Studio Lighting: Understanding Ratios
By Jim Zuckerman
Published by SekonicDetermining exposure and working with shadows are the basic elements of studio photography. Jim Zuckerman explains how to meter and apply lighting ratios, position lights, and place shadows to craft the look of your studio images.
Studio lighting intimidates a lot of photographers, but there’s really no mystery about it at all. It comes down to two aspects of lighting: exposure and shadows. Of course, other things come into play, like color, background, composition, hair, and makeup if you are doing something like shooting a model. But these factors are present with pictures you take in any environment. In the studio, you’ll want to pay special attention to the exposure relationships between the various light sources, as defined by ratios, and then you will want to place the lights so that they make the subject look good. That’s where shadows become important.
First, let’s look at lighting ratios. If you place a light directly in front of a model, as in image 1, there isn’t a ratio to deal with at all. This is a straightforward exposure. To set up this image, I walked over to the model and took a reading with the meter in incident mode. I pointed the white dome at the camera, popped the flash, and got a perfect exposure readout on the meter’s LCD. I used a medium-size softbox to illuminate the model with diffused light.
When two lights are used, such as a main and a fill, things get interesting. You can vary the light output (and therefore the exposure) with each light by varying the distance between the light source and the subject as well as changing the power setting on the strobe equipment. When there is a one f-stop difference between the main light and the fill light, the light ratio is said to be 2:1. The portrait in image 2 offers an example. To determine the light ratio, I point the meter at the light source and not the camera. When the readout of the two strobes shows a one f-stop difference (shutter speed isn’t a factor here), such as between f/11 and f/16, I know the lighting will look like what I captured in the male portrait. Again, I use the incident function and set the handheld meter to flash mode.
A 3:1 lighting ratio occurs when the light discrepancy between two light sources is one and a half f-stops. All digital cameras can now measure light in 1/3 f-stop increments, but the traditional 3:1 light ratio is defined with half f-stops. Since sophisticated handheld light meters can read the light in tenths of an f-stop, it’s easy to measure one and a half f-stops if that ratio is desired. The still life image of Indonesian dolls and a vase of flowers, in image 3, shows a 3:1 ratio when comparing the light on the right side of the image to the light on the left side. The portrait in Venice taken at dawn when the ambient light was virtually nil, image 4, also shows a 3:1 light ratio. Similarly, in the portrait of a young girl, image 5, I used the same 3:1 ratio since this is my favorite type of portrait light. It is dramatic and yet we can see all the detail to define the subject perfectly. This picture looks like it was taken in a private home, but it was actually done in the studio. The “window” is simply a sheet of glass with wooden molding cut and glued onto the surface to simulate an old-fashioned window frame.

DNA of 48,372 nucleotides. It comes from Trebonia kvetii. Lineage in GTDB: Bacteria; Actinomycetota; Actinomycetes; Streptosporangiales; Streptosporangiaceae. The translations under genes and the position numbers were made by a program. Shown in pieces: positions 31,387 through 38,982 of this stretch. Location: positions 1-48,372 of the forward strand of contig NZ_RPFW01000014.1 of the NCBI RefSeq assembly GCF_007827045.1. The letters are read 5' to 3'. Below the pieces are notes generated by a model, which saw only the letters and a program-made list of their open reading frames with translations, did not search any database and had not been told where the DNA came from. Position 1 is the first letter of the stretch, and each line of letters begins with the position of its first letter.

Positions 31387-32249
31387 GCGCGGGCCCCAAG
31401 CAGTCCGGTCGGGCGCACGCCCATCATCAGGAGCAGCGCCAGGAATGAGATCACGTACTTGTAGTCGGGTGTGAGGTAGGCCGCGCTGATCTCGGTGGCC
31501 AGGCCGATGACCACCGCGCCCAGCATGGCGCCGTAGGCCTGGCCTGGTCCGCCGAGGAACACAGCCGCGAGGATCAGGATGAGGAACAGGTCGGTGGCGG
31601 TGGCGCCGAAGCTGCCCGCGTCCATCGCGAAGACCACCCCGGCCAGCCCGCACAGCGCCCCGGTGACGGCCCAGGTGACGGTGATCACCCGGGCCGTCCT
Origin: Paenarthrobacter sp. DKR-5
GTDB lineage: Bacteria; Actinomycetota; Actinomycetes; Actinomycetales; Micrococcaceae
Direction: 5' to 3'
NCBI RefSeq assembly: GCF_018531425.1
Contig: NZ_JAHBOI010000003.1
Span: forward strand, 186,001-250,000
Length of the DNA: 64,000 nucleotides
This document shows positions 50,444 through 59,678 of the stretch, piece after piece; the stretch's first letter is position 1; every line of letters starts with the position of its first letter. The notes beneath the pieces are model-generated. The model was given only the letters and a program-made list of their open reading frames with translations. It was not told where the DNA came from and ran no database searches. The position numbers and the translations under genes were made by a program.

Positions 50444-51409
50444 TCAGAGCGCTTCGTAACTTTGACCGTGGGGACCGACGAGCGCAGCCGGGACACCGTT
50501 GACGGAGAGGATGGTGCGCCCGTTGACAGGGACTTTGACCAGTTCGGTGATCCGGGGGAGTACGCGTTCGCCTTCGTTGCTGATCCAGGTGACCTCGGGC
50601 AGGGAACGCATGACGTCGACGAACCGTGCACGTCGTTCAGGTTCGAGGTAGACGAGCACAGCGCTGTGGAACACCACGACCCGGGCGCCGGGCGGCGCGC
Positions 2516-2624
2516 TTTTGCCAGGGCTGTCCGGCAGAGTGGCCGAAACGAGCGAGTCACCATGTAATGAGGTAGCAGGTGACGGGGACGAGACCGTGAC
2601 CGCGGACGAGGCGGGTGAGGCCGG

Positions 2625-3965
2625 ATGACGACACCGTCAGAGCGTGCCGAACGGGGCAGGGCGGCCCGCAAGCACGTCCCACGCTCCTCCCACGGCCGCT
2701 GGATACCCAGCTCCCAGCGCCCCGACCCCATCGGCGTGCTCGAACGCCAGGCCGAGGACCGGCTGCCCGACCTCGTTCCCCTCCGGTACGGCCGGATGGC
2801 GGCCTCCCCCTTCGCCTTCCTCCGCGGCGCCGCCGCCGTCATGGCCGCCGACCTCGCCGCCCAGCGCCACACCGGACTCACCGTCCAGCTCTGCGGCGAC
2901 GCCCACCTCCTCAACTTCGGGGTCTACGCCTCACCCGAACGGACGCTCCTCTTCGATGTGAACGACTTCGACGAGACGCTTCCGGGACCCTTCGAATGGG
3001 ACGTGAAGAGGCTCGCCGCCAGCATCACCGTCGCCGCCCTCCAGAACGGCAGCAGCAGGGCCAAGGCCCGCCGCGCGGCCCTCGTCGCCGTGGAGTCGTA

The juvenile alligator in image 6 was photographed in a makeshift studio with a black background, and the lighting on the reptile is 4:1, which is a two f-stop difference between the brightest highlights and the dark shadow areas on the head.
When one side of a face—human or animal—is solid black, as in image 7, there is a 6:1 light ratio, or three f-stops’ difference. I usually reserve this kind of extreme contrast for male portraits, such as image 7, because it has a masculine quality to it. Conversely, the lighting you see used for many of the beauty shots in magazines is completely shadowless and is considered feminine, as in image 8. In that kind of picture, a light ratio is not relevant because the light is evenly spread across the face.
The advantage of using a handheld meter when working with light ratios is that you can precisely measure the light on a face or a product. By pointing the white dome of the meter toward the primary light source and taking a reading from the subject’s position, you can determine the correct exposure for the main light. Then you can take a precise reading on a fill light by angling the white dome away from the main light and pointing it toward the fill. By noting the f-stop readouts on the LCD and adjusting the lights, you can find the ratio that makes the subject look exactly the way you want.
Studio lighting doesn’t always have to take place in the studio, of course. When I photographed a bride against a graffiti-covered wall, I turned an outdoor location into a studio. I used a DC battery pack and a monobloc strobe softened by a white umbrella as my main light, image 9, and on the side opposite the main light an assistant held in position a silver reflector that bounced light onto the darker side of the model’s face. I created a 2:1 light ratio by varying the distance of the reflector to the bride’s face and then checking it with a handheld incident meter. In this way, I could adjust the main light and the reflector fill to create the kind of look I wanted, in image 10.
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All text and images in this article are © Jim Zuckerman.